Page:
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, 21 (5), 335-341

Activities and Programs That Improve Children's Executive Functions

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Activities and Programs That Improve Children's Executive Functions

Adele Diamond. Curr Dir Psychol Sci.

Abstract

Executive functions (EFs; e.g., reasoning, working memory, and self-control) can be improved. Good news indeed, since EFs are critical for school and job success and for mental and physical health. Various activities appear to improve children's EFs. The best evidence exists for computer-based training, traditional martial arts, and two school curricula. Weaker evidence, though strong enough to pass peer review, exists for aerobics, yoga, mindfulness, and other school curricula. Here I address what can be learned from the research thus far, including that EFs need to be progressively challenged as children improve and that repeated practice is key. Children devote time and effort to activities they love; therefore, EF interventions might use children's motivation to advantage. Focusing narrowly on EFs or aerobic activity alone appears not to be as efficacious in improving EFs as also addressing children's emotional, social, and character development (as do martial arts, yoga, and curricula shown to improve EFs). Children with poorer EFs benefit more from training; hence, training might provide them an opportunity to "catch up" with their peers and not be left behind. Remaining questions include how long benefits of EF training last and who benefits most from which activities.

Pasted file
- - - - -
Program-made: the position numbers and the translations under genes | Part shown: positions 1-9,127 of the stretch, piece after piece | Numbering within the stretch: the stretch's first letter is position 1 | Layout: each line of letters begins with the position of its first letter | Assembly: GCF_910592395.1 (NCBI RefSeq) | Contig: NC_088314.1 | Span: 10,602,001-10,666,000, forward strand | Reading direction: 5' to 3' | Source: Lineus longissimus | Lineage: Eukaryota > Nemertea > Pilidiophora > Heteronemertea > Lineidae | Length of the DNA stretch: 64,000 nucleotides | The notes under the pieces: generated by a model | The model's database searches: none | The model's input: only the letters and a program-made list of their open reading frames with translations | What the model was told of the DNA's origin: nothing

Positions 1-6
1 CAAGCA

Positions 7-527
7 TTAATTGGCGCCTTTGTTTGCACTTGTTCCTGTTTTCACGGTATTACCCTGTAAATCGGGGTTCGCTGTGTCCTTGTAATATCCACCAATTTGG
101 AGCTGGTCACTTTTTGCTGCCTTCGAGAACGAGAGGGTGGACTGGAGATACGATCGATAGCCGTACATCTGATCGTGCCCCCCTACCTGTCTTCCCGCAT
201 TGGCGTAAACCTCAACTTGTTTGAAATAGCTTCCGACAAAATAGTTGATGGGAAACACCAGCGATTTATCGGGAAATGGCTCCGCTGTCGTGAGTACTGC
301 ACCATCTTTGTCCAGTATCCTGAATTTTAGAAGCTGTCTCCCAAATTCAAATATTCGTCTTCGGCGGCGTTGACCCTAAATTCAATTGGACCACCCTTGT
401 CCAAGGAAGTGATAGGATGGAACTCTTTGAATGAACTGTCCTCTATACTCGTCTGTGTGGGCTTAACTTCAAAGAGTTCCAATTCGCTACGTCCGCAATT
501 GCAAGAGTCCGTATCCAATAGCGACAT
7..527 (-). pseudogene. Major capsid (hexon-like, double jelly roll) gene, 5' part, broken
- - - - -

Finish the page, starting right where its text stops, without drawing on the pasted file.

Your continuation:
Keywords: aerobics; cognitive control; executive control; inhibition; intervention; martial arts; prefrontal cortex; self-control; self-regulation; training; working memory; yoga.

Figures

Fig. 1
Fig. 1
Prefrontal cortex and executive functions (EFs) are the first area of the brain and mental functions to suffer, and suffer disproportionately, if you are sad (von Hecker & Meiser, 2005), stressed (Arnsten, 1998), lonely (Cacioppo & Patrick, 2008), or not physically fit (Hillman, Erickson, & Kramer, 2008). Unmet emotional, social, or physical needs work against displaying good EFs. Conversely, when people are less stressed, happier, more physically fit, and socially supported, they can think more clearly and creatively and exercise better self-control and discipline (i.e., display better EFs). Therefore, I hypothesize that programs that will most successfully improve children’s EFs are those that require and directly challenge EFs and support EFs indirectly by reducing children’s stress or improving their ability to handle stress, increasing their joy, helping them feel that they belong and that others are there for them, and improving their physical fitness.

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